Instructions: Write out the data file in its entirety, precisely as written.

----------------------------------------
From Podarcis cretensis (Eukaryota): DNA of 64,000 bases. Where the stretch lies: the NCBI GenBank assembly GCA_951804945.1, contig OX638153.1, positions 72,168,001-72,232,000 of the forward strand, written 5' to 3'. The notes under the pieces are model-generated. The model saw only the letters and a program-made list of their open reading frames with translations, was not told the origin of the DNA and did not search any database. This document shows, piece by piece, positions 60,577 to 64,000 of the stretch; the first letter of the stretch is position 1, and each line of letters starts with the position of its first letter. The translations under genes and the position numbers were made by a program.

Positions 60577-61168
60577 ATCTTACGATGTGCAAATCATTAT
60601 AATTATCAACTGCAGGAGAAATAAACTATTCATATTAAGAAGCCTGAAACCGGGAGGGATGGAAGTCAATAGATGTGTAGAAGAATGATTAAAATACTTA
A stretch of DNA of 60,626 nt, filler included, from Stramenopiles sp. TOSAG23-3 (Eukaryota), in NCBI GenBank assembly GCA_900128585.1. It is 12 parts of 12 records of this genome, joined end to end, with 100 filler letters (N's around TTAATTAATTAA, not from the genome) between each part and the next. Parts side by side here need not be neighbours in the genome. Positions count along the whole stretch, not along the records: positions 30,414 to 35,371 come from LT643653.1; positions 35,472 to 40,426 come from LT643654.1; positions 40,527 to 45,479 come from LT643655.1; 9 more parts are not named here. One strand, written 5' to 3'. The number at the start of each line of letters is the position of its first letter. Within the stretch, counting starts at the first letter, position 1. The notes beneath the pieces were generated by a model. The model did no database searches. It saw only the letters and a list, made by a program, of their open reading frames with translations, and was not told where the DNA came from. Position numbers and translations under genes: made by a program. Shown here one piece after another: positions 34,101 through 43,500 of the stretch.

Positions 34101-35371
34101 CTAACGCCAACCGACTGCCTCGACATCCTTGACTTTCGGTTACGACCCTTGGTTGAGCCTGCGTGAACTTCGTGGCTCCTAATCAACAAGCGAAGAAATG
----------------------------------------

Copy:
From Podarcis cretensis (Eukaryota): DNA of 64,000 bases. Where the stretch lies: the NCBI GenBank assembly GCA_951804945.1, contig OX638153.1, positions 72,168,001-72,232,000 of the forward strand, written 5' to 3'. The notes under the pieces are model-generated. The model saw only the letters and a program-made list of their open reading frames with translations, was not told the origin of the DNA and did not search any database. This document shows, piece by piece, positions 60,577 to 64,000 of the stretch; the first letter of the stretch is position 1, and each line of letters starts with the position of its first letter. The translations under genes and the position numbers were made by a program.

Positions 60577-61168
60577 ATCTTACGATGTGCAAATCATTAT
60601 AATTATCAACTGCAGGAGAAATAAACTATTCATATTAAGAAGCCTGAAACCGGGAGGGATGGAAGTCAATAGATGTGTAGAAGAATGATTAAAATACTTA
A stretch of DNA of 60,626 nt, filler included, from Stramenopiles sp. TOSAG23-3 (Eukaryota), in NCBI GenBank assembly GCA_900128585.1. It is 12 parts of 12 records of this genome, joined end to end, with 100 filler letters (N's around TTAATTAATTAA, not from the genome) between each part and the next. Parts side by side here need not be neighbours in the genome. Positions count along the whole stretch, not along the records: positions 30,414 to 35,371 come from LT643653.1; positions 35,472 to 40,426 come from LT643654.1; positions 40,527 to 45,479 come from LT643655.1; 9 more parts are not named here. One strand, written 5' to 3'. The number at the start of each line of letters is the position of its first letter. Within the stretch, counting starts at the first letter, position 1. The notes beneath the pieces were generated by a model. The model did no database searches. It saw only the letters and a list, made by a program, of their open reading frames with translations, and was not told where the DNA came from. Position numbers and translations under genes: made by a program. Shown here one piece after another: positions 34,101 through 43,500 of the stretch.

Positions 34101-35371
34101 CTAACGCCAACCGACTGCCTCGACATCCTTGACTTTCGGTTACGACCCTTGGTTGAGCCTGCGTGAACTTCGTGGCTCCTAATCAACAAGCGAAGAAATG